also more arduously deman-
ding, because they are ineluc-
tably bound to the immediacy of
human responsibility. Say, then,
that the little cruise stands for
mercy, conscience, freedom,
dedication, thanksgiving. Call it
civilization.
The egalitarian menorah is
lighted by women and men and
children. The rule is to set it in
a window — liberty's annuncia-
tion — for passersby to see. (The
rule does not apply when there
is danger of persecution, as in
ancient Babylon, when the sur-
rounding fire worshipers pro-
hibited the lighting of the

Feinberg's Menorahs

The menorahs depicted in this
article are among the ceremonial

Charles E. Feinberg

2

FRIDAY, DECEMBER 11, 1987

treasures that were rescued for
posterity by the eminent art collec-
tor and prominent Detroiter,
Charles E. Feinberg.
Many museums, art institutes
and libraries now possess some of
the treasures he rescued, especial-
ly those he acquired in the tragic
years of European Jewish suffer-
ings. He has retained one valuable
menorah he reassembled from a
17th Century collection that might
have been destroyed otherwise after
the war.
Feinberg's treasured collections
include the Walt Whitman
manuscripts that will be retained
for posterity as his gift to the
Library of Congress.

A brass synagogue menorah from Poland, 17th Century, which is 42 inches wide.

menorah, or in Inquisitional
Spain, or in certain cities of Ger-
many and Poland in the 1930s,
when a glimmering candel-
abrum might bring a rock
through the glass.) No work may
be done by the light of the
menorah — its light is for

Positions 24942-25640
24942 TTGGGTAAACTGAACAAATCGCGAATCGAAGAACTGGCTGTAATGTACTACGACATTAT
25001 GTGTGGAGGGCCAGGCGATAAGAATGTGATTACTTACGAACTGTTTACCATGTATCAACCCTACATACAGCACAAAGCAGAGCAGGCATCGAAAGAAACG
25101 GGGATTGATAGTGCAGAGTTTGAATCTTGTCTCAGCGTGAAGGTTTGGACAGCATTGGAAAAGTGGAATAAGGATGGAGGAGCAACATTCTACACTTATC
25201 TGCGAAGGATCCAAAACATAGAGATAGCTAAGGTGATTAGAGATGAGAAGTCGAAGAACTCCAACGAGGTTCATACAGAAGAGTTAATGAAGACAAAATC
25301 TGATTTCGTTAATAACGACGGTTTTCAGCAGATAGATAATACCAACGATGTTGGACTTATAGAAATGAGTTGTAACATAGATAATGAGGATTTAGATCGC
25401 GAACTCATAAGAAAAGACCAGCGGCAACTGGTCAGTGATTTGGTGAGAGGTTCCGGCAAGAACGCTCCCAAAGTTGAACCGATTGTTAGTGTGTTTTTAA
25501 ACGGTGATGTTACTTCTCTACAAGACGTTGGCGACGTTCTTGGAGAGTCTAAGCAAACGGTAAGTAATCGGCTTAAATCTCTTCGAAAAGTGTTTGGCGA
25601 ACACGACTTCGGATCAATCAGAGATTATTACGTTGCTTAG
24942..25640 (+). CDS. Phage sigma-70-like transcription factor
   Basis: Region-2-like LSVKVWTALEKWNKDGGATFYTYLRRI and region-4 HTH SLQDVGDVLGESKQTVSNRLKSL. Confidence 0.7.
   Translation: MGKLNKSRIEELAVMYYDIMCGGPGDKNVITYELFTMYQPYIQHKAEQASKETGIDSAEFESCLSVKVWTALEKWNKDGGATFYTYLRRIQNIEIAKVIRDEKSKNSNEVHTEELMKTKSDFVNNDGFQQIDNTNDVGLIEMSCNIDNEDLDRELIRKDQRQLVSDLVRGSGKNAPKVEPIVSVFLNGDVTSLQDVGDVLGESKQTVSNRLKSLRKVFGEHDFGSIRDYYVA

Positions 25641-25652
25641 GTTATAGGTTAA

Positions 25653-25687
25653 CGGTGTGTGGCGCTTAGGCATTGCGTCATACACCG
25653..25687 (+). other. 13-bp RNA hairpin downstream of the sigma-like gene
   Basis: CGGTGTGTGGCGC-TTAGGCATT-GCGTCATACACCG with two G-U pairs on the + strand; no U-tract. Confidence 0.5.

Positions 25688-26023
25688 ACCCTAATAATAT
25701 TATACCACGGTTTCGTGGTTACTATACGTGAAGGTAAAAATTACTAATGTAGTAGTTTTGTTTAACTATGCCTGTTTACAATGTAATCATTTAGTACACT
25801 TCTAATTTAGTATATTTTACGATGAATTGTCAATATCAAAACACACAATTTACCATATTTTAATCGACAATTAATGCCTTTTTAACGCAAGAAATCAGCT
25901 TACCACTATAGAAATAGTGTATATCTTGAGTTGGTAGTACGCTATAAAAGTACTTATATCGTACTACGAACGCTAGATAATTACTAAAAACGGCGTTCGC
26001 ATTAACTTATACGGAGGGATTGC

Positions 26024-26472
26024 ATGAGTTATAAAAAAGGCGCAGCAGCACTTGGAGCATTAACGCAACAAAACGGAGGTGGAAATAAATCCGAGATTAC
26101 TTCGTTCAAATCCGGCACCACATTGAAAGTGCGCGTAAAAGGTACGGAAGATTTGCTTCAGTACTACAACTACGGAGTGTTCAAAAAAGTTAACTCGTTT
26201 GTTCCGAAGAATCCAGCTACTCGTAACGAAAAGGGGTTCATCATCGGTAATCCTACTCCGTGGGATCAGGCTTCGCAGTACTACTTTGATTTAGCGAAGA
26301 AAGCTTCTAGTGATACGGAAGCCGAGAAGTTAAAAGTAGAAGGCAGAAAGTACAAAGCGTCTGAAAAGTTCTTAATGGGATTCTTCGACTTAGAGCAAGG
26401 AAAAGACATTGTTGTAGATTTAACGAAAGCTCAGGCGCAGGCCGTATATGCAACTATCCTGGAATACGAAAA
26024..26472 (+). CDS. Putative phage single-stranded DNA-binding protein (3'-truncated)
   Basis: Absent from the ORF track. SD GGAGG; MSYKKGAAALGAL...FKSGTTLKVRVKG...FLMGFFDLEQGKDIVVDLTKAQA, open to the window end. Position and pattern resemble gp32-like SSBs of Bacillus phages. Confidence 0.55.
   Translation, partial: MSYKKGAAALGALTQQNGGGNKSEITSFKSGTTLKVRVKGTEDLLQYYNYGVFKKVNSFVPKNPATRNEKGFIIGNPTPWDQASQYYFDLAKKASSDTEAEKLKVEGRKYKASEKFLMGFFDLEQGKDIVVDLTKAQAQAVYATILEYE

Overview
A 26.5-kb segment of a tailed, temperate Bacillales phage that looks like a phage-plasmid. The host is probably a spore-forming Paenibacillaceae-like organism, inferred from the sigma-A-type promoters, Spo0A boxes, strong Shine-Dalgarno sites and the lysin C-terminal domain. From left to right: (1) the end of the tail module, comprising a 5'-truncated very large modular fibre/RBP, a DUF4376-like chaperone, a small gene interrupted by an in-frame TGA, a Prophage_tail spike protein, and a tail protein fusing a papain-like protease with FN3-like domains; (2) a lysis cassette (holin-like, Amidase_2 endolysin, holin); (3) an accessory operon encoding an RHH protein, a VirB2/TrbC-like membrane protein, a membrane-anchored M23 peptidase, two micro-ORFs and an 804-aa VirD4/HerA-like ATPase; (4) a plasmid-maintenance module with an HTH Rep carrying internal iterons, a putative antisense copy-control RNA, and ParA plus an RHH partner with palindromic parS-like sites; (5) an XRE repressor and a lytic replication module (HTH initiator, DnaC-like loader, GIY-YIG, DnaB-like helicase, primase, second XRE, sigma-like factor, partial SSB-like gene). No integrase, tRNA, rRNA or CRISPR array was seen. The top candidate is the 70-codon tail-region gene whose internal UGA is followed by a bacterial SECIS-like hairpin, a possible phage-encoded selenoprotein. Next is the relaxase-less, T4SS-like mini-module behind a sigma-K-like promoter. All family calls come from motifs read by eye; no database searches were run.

celebration, not for com-
monplace household use — so
while the candles burn, play is
decreed. Hence the dreydl, that
four-sided medieval teetotum
carrying the initials of the
words A Great Miracle Happen-
ed There — there in Jerusalem,
long ago. Dreydl spinning is a
kind of gambling game, with
nuts for stakes; in a more
puritan era it represented a
dispensation for other frivolities
— riddles, acrostics, even card
playing. Under the menorah's
light, lightness reigns.
Well, then: Hanukkah as
cheerful lively domestic bustle
and cozy Jewish family festival?
Unquestionably. And surely
here and now, in an American
December. But when the latkes
in their frying pan, bubbling
and spurting and crackling,
suddenly sparkle with little

bursts of oil, know that those
sparks are for the redemption
and rededication of the world.

They were not all loyalists who
triumphed over the Greek forces. The
Maccabeans were a handful. All the
greater the triumph for those who
would not abandon their faith to
tyrants and to idol worshipers. There
were the Hellenists who, like the
traitors within, are the self-haters who
are often visible, those who betray their
heritage. Cynthia Ozick describes them
as well. They serve as a lesson for the
generations, as she depicts them:

The oppressor was the
Hellenized Syrian empire, as
fiercely domineering in the year
165 B.C. as Rome was to become
later on. Syrian culture, approx-
imately Greek, was nevertheless
a coarse shadow of the noble old
Greece of the philosophers: a
rough showplace of drained
values, physicality without the
inspiration of beauty, spremacy
without discourse, the Periclean
notion of the civilized polls
transmogrified into a brutishly
colonizing structure ruled by a
megalomaniac. His name was

Continued on Page 42